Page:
On October 13 (see here) we looked at Fr Doyle’s resolution to submit his will to that of his servant (Fr Doyle had the rank of Captain, and as such had an orderly or servant to look after some of his material needs). Her did this in order to conquer his self-will and to grow in virtue.
Here is one diary note written on this day in 1916, reflecting on his experiences of submitting himself to the will of his servant for the previous two weeks:
I am slowly learning her lesson Jesus brought me out here to teach me. The first and greatest is that I must have no will of my own, only His, and this in all things. It is hard to let everyone walk on you, even your own servant; but Jesus asks this and I try to let Him arrange all as He pleases. Result: yesterday I got no dinner, though I foresaw this would be the consequence of this planning.
These diary notes, written less than a year before his death, show how seriously Fr Doyle took the battle to grow in virtue, and also show how far he had come. It’s worth remembering, as discussed two days ago, that Fr Doyle had also just spent an entire night in prayer in his dug-out. He could well have done with his dinner, but he was content to let God “arrange all as He pleases”.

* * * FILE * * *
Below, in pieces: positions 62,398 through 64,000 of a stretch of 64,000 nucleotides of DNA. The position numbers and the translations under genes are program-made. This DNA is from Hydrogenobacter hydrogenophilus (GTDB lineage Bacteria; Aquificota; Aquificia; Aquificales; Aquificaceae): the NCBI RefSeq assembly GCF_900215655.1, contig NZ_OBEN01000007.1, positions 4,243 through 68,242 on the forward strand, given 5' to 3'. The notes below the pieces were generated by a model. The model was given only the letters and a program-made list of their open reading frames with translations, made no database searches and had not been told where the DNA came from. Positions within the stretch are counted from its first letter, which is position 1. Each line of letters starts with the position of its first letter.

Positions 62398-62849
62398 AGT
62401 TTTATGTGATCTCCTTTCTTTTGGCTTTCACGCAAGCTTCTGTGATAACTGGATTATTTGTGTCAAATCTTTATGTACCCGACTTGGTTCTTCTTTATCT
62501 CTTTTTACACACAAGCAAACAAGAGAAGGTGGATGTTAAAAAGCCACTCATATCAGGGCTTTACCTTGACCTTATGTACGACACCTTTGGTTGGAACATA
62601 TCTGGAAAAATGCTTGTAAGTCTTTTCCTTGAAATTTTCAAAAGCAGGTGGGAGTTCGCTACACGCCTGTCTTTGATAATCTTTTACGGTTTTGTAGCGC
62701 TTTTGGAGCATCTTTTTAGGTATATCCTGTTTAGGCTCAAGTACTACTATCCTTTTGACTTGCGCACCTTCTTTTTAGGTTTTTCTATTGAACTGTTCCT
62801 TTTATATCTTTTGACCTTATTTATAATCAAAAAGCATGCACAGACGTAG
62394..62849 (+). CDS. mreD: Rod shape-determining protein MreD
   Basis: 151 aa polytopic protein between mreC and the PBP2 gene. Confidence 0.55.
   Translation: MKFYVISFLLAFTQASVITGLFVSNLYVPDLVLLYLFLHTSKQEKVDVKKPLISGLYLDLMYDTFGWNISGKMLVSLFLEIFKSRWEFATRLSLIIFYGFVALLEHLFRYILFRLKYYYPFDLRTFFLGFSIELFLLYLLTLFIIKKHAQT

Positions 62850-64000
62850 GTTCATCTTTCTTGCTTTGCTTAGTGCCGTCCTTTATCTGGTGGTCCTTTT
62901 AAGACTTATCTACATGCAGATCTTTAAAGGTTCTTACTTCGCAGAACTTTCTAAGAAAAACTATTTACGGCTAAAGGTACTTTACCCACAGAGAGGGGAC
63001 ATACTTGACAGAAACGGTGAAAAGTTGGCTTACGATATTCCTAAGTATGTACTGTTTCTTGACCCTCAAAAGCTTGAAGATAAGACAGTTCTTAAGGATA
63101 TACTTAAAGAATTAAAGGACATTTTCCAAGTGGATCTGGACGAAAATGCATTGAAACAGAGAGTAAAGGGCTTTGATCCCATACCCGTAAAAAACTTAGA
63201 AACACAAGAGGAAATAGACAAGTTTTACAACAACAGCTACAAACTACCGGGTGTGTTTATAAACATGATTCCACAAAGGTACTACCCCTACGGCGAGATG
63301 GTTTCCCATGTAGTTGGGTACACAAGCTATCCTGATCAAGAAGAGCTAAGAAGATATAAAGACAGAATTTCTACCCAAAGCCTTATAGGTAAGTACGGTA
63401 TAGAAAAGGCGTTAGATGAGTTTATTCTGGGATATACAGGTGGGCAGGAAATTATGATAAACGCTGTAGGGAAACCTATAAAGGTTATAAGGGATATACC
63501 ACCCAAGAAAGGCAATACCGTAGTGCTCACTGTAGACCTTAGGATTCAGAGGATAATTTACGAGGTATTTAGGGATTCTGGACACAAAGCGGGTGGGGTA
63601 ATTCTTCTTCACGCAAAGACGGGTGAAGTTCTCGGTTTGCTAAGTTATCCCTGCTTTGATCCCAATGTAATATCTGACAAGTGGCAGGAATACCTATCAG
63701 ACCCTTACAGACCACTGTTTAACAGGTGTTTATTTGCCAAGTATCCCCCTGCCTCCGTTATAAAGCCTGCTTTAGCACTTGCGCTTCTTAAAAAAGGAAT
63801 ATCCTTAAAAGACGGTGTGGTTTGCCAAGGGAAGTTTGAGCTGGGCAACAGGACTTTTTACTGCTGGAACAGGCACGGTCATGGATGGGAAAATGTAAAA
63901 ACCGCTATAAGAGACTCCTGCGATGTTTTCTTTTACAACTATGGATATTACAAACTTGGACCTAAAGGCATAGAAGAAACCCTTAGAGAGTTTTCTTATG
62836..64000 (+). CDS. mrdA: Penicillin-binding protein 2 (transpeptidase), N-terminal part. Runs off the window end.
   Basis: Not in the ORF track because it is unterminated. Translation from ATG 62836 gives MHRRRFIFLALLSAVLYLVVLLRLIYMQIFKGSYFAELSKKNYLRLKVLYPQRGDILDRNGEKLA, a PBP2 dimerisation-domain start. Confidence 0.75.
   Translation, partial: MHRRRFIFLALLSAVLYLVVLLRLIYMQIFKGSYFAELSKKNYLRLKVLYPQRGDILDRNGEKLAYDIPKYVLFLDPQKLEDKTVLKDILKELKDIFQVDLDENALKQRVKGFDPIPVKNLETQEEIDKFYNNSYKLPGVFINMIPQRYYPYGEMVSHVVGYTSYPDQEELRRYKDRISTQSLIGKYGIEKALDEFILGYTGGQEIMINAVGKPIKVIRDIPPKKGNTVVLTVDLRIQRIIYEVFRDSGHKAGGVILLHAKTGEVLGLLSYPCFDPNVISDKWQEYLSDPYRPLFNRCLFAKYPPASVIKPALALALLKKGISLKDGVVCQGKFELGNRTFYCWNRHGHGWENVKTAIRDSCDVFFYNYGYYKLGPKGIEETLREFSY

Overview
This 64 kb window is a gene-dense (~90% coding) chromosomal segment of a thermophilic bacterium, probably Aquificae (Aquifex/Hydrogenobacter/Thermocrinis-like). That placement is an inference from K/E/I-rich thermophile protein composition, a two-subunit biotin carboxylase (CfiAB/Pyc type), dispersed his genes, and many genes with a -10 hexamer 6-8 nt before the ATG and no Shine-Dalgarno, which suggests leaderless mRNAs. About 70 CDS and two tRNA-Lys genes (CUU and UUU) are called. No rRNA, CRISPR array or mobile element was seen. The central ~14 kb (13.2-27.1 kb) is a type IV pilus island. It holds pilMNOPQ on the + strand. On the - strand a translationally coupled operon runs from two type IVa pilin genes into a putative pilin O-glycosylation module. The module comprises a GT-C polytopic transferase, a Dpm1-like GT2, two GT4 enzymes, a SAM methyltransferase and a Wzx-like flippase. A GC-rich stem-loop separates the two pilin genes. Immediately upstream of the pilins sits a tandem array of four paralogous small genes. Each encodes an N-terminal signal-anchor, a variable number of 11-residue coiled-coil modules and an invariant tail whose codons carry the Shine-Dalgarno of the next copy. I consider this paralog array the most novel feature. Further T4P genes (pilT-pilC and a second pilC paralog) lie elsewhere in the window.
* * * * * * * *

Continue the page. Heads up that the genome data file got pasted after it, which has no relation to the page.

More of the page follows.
On one occasion I gave a talk about Fr Doyle and one gentleman in the audience told me that he was told by a priest that Fr Doyle would not be canonised because he was too fond of comfort when he travelled to give missions! It always amazes me how such baseless rumours spread – there is certainly a precedent for it in the lives of many canonised saints!
All one needs to do is to point to these resolutions of Fr Doyle, made in the midst of much suffering in the trenches, to see how little he cared for comfort.